Peterson thinks the current regulations, and a heavy emphasis on educating farmers, are working as intended.
After all, overapplying manure is expensive, he said. And Nebraska farmers are increasingly heeding the nitrate problem and taking voluntary action to address it, Peterson said.
“It’s a lot easier to envision a robber baron sitting in the office … twisting his evil mustache and thinking about how they could destroy the environment in order to make an extra penny,” said Peterson. “I’ve yet to run into any of those folks … I do not think Governor Pillen is one of those.”
As governor, Pillen could strengthen rules and “stop the bleeding,” said Graham Christensen, an Oakland-area farmer who focuses on regenerative agriculture and runs a consulting firm.
“He has such an opportunity as this known polluter to help bring farmers into a situation where they’re not (polluting), and his operations would benefit from that,” said Christensen.
Pillen could tap into federal funding to promote farming practices that can reduce nitrate leaching, such as planting cover crops, Christensen said. He could step up state regulations on manure application such as requiring buffer strips when manure is applied.
“He’s ignoring the issue. He’s not wanting to meet with anybody on this thing. He’s not publicly addressing our concerns,” Christensen said.
This April, the NDEE published a letter to Nebraskans concerned about the feedlots, hog barns and chicken farms that surround small towns like Platte Center.
The document summarized public comments and the agency’s response to 11 different points of concern over water quality and waste control, after some commenters said the agency didn’t adequately address concerns raised in the rule-making process.
In the April letter, there’s a spot in the document where the NDEE listed any changes it has made in the permit rules in response to these concerns.
In all 11 areas where potential change could occur, the state agency responded with a single word.
Sky Chadde, of Investigate Midwest, contributed to this story.
This is the second in a series. Read the first story here.
The Flatwater Free Press is Nebraska’s first independent, nonprofit newsroom focused on investigations and feature stories that matter.
The post Pillen’s Water: High nitrate detected on hog farms owned by Nebraska’s governor appeared first on Investigate Midwest.
Mining in your backyard: The story of Mountain Mist Mine and the neighbors contesting it
California pays San Joaquin Valley farmers millions to keep water in the ground
The state is sending millions to farmers throughout the San Joaquin Valley to keep water in the ground.
The money, paid through the LandFlex program, goes to groundwater sustainability agencies (GSAs) and then directly to farmers, paying them for every acre foot they don’t pump.
On July 24, the Department of Water Resources announced awards to the Lower Tule River and Pixley GSAs of $7.7 million and $5 million, respectively, and $4 million to the Westlands Water District GSA.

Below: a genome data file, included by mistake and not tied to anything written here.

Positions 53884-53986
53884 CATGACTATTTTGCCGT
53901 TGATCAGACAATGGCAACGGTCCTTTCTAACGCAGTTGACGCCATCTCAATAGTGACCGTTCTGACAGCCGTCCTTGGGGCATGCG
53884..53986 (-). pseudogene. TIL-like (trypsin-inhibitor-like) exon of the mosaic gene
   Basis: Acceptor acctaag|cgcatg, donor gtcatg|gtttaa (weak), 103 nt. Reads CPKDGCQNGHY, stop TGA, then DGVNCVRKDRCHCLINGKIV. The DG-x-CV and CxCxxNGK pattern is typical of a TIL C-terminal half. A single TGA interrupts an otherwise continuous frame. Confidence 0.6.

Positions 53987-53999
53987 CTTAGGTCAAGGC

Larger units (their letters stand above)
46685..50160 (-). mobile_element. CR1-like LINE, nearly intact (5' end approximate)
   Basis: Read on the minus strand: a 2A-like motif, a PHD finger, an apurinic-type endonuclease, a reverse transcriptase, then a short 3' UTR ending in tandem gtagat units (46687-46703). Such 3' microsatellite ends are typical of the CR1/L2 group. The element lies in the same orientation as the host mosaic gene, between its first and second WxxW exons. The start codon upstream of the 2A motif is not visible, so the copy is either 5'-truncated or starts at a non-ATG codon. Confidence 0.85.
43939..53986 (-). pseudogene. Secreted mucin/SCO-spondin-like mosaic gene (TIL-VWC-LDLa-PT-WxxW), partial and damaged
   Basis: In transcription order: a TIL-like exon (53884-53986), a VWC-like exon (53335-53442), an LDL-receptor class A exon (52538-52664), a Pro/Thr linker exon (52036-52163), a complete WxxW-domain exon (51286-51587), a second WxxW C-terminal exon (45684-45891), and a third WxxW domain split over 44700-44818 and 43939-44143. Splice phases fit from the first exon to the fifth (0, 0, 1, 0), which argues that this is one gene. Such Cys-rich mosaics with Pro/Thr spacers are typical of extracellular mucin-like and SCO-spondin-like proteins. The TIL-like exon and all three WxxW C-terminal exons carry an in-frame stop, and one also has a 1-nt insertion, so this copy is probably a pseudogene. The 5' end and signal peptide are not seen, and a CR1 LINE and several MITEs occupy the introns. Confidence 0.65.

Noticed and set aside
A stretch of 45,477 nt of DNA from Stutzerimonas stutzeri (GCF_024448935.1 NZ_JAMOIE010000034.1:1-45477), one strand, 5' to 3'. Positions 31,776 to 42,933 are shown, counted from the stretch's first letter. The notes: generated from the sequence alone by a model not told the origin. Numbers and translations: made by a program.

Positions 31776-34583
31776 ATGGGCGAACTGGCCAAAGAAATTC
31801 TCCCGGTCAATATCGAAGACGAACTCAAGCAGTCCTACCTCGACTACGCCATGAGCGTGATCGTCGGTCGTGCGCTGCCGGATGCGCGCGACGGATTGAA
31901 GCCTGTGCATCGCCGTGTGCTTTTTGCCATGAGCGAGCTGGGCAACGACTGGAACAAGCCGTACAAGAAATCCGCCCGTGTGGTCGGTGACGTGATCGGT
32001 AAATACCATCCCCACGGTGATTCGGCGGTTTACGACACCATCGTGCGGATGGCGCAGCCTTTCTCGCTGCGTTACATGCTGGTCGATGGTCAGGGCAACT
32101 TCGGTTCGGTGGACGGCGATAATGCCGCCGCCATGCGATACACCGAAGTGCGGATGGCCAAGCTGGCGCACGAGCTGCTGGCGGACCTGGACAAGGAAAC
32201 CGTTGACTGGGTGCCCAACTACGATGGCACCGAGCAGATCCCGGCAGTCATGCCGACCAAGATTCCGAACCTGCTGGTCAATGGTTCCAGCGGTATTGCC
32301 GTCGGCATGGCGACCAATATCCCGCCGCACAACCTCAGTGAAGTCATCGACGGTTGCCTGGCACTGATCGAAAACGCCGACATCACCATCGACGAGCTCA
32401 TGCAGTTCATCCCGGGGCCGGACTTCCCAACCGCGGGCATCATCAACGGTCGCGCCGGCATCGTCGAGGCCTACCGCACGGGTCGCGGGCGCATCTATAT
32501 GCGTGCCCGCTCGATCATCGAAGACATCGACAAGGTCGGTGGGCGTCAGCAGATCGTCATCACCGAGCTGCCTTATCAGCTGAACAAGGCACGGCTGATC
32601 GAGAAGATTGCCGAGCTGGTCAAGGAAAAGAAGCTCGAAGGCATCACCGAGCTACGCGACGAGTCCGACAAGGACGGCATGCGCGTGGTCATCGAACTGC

This is the second round of LandFlex funding. In February, DWR recommended awards of $9.3 million to Madera County GSA, $7 million to Greater Kaweah GSA and $7 million to Eastern Tule GSA.
The LandFlex program has now depleted its funding and it’s unclear if more will be forthcoming.
LandFlex is separate from the Multibenefit Land Repurposing Program, run by the Department of Conservation. That program aims to find other uses for farmland in order to reduce pumping. In June, three valley groundwater agencies including Westlands, Turlock and agencies in the Merced subbasin, received $35 million in grants from the Multibenefit program.
Unlike other incentive programs, LandFlex is more of an immediate drought relief solution for at-risk drinking water wells and vulnerable communities, said Teji Sandhu, DWR’s LandFlex program manager.
Program aims to keep thousands of acre-feet of water in the ground
The program requires all participating landowners to fallow their crops for a year. The state pays farmers up to $350 per acre foot of water saved during that time.
After that, there is a permanent elimination of all groundwater overdraft, meaning landowners in the program can only pump the allotted sustainable amount in their area. Farmers in this stage are paid $1,000 per acre foot of overdraft eliminated.
Lastly, the program will pay anywhere from $250-$2,800 per acre of land that is transitioned to more sustainable uses such as less water intensive crops.
LandFlex could save anywhere from 100,000-200,000 acre feet of water, said Sandhu.
As the name suggests, the program is flexible, she added.
“We were able to kind of turn some of this program, not only as a drought tool, but as a flood tool,” said Sandhu. “We opened up the program to make sure these guys could recharge, especially floodwaters.”
For Pixley and Lower Tule, the land targeted was nearby scattered domestic wells, said Eric Limas, general manager for both districts. Those clusters of domestic wells scored higher on DWR’s assessments, he said.
“The domestic wells that are scattered out and about are drilled pretty shallow and those are the ones that are more susceptible to going dry,” said Limas. “We’re glad to see the state investing in this program because it eliminates overdraft sooner and protects those domestic wells.”
Landowners are in the process of signing contracts and should receive money 45 days later, said Aubrey Bettencourt, CEO of the Almond Alliance which is a contracted technical assistance provider for LandFlex.
In the Westlands GSA, eight landowners are moving forward in the program. That’s out of 75 who qualified initially, said Bettencourt.